Of course I love this 7″ dimension of wonder because it’s shoegaze from a quintet in St. Petersburg, Florida. “Solid Gold” is an upbeat, fast-paced number, while “Stardust” is a bit slower, but both are fine examples of lovely haze with Heidi’s pretty vocals backed by the band’s energetic guitars, drums, and bass. Think Go-Gos KFJC-style.
Oh what fun it is to open a box of 10 7″ discs recorded in 1968- 1970 on the Cotillion label and dance to the soul sounds of artists including Darrell Banks, C and the Shells, Moses Smith, and Lou Johnson. There are ballads on here, too, and the liner notes are a must-read for cool background info. Covers of “Ain’t No Sun” and “Do Right Woman, Do Right Man” are highlights. Pick any disc and get your soul groovin’!
This artist comes from Stockholm, Sweden, and her music and vocals create an atmosphere that is a lovely, murky swirl that makes you feel like you’re inhabiting some kind of cool night world where anything can happen, both good and bad.
This is an improvisational communication between Brand on cello and Rupp on electric guitar, creating a soundscape in the shadows, where their separate stringed instruments intersect, overlap, and create a nouveau classical sound that opens your minds and inner ears to what happens when two stellar musicians get together.
Beresford, Steve / Homler, Anna / Sanderson, Richard – “Berlin Toy Bazaar” – [Linear Obsessional Recordings]
Homler’s crazed vocals and the plinking, plunking sometimes melodic sounds of toys, samplers, electronics, and even an accordion characterize this particularly eccentric music recorded live at the Berlin Jazz Festival in 2003. It’s a musical conversation that requires your own translation, and it’s right up KFJC’s alley.
When I first listened to this CD, I thought, “Bollywood!” But it’s Kollywood with a K! Which refers to Tamil cinema. But this is so much more. Ilaiyaraaja is an incredibly prolific score-master of cinema, creator of “euphoric electronics and robotic funk,” and all you have to do is pick any track to hear the creative energy behind all that this Southern Indian pens. Though the songs have known popularity mostly in Tamil speaking territories, I know this will get a fair airing in Ann Arbor’s show, among others.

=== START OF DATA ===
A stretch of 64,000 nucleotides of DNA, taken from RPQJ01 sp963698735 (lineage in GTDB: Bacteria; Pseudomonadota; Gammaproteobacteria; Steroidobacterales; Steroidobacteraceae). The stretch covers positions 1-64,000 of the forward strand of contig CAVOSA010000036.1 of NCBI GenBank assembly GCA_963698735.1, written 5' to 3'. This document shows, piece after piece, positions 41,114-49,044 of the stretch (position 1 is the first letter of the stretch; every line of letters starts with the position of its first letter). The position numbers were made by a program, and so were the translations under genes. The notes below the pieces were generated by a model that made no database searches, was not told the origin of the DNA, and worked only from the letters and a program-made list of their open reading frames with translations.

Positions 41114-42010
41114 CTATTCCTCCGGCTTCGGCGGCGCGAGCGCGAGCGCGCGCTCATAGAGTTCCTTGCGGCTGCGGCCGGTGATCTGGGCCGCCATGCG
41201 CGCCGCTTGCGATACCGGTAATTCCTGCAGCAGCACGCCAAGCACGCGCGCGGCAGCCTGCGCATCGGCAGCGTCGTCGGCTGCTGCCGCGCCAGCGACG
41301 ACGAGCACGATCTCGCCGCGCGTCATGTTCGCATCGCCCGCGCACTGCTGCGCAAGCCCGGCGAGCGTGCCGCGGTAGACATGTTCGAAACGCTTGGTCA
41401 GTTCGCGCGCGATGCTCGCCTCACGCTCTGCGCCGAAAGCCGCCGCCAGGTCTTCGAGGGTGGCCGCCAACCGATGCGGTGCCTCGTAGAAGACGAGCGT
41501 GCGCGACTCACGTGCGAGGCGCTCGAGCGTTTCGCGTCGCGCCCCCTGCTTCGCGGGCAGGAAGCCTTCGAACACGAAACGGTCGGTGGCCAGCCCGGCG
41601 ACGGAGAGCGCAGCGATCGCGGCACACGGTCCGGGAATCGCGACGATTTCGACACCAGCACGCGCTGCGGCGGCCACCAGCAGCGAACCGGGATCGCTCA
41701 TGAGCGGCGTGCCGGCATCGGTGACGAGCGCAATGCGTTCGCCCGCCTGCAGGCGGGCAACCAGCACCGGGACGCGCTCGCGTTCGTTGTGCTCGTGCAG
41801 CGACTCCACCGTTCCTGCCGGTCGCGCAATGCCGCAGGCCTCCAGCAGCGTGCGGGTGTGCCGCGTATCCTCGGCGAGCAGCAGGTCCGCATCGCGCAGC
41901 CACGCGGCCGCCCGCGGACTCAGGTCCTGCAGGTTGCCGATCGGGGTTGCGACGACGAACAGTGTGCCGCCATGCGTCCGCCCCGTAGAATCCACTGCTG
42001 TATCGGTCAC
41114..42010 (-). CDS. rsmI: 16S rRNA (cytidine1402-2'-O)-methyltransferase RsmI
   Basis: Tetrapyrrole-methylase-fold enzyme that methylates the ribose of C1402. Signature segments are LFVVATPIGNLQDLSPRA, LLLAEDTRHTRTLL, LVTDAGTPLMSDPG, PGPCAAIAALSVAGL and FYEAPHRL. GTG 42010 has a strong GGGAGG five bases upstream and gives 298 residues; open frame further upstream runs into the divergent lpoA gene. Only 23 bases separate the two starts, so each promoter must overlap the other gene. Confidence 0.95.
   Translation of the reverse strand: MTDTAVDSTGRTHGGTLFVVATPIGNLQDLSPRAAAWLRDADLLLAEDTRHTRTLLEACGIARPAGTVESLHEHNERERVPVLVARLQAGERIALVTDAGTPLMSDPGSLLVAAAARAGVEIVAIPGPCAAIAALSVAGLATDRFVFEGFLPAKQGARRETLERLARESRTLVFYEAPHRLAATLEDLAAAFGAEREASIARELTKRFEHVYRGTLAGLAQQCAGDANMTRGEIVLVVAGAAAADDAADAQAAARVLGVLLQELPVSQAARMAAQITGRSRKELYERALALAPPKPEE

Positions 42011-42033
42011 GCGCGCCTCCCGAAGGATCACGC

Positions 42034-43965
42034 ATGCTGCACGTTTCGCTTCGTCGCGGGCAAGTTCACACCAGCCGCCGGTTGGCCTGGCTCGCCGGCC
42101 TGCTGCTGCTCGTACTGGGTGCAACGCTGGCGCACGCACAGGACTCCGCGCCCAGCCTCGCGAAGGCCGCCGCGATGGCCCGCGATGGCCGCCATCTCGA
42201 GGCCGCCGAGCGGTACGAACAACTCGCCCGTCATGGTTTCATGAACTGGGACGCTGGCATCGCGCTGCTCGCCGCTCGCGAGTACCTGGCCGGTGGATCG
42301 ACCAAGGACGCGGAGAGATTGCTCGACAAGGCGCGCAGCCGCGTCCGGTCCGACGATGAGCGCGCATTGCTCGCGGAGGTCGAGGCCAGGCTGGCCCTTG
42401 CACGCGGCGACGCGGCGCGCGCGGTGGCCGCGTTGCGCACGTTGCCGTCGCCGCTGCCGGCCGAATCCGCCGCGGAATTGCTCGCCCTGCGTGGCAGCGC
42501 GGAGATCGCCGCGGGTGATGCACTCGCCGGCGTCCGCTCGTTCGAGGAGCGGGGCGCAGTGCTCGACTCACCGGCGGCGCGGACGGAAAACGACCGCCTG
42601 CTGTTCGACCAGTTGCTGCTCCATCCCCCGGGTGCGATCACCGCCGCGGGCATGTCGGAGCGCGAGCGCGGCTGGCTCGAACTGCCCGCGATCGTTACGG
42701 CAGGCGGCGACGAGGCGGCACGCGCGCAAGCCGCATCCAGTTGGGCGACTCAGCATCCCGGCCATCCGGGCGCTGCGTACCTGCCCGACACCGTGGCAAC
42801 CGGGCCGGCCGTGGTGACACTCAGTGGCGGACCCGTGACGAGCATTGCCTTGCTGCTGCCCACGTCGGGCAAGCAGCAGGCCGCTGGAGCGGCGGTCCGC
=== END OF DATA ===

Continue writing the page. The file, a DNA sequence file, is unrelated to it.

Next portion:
These songs from 1951-77 get the funk to rise in your blood in the best possible way, and the liner notes explain in a most excellent fashion how this type of music came to be from the earliest days in Congo Square, New Orleans, where “slaves, ex-slaves and free blacks congregated each Sunday to socialise, dance, party…and worship.” From Eldridge Holmes to Norma Jean to Chocolate Milk to Clifton Chenier to Zilla Mayes, this is a not-to-be-missed compilation, meant for more than just Soul Patrol.
These two CDs take you back in time to the late 60s cabaret scene in France, where singer-songwriter Ferrat specialized in setting poetry to music. This very polished sound is easy on the ears, mellow and romantic, and, as the liner notes say, pop in the best sense of the word. Track 3 made the 2013 BBC list of 20 songs that most changed the world. Each song will transport you to the environs of France and all its boutique glory.
Salamander Wool’s music is by Carso Garhart and Twig Harper contributes electronic elements and production techniques. The first track is probably the best, with its field sounds (recorded over time in West Baltimore) and bells. Vocals join the sounds partway through the track, and are present on the other tracks as well. These are an acquired taste, but the music itself is pleasant enough, with its guitar strumming that is Americana-esque. Track 5 has water sounds and then whirring (a washing machine?). The lyrics have merit, and overall this might just be great music for the solar eclipse coming up.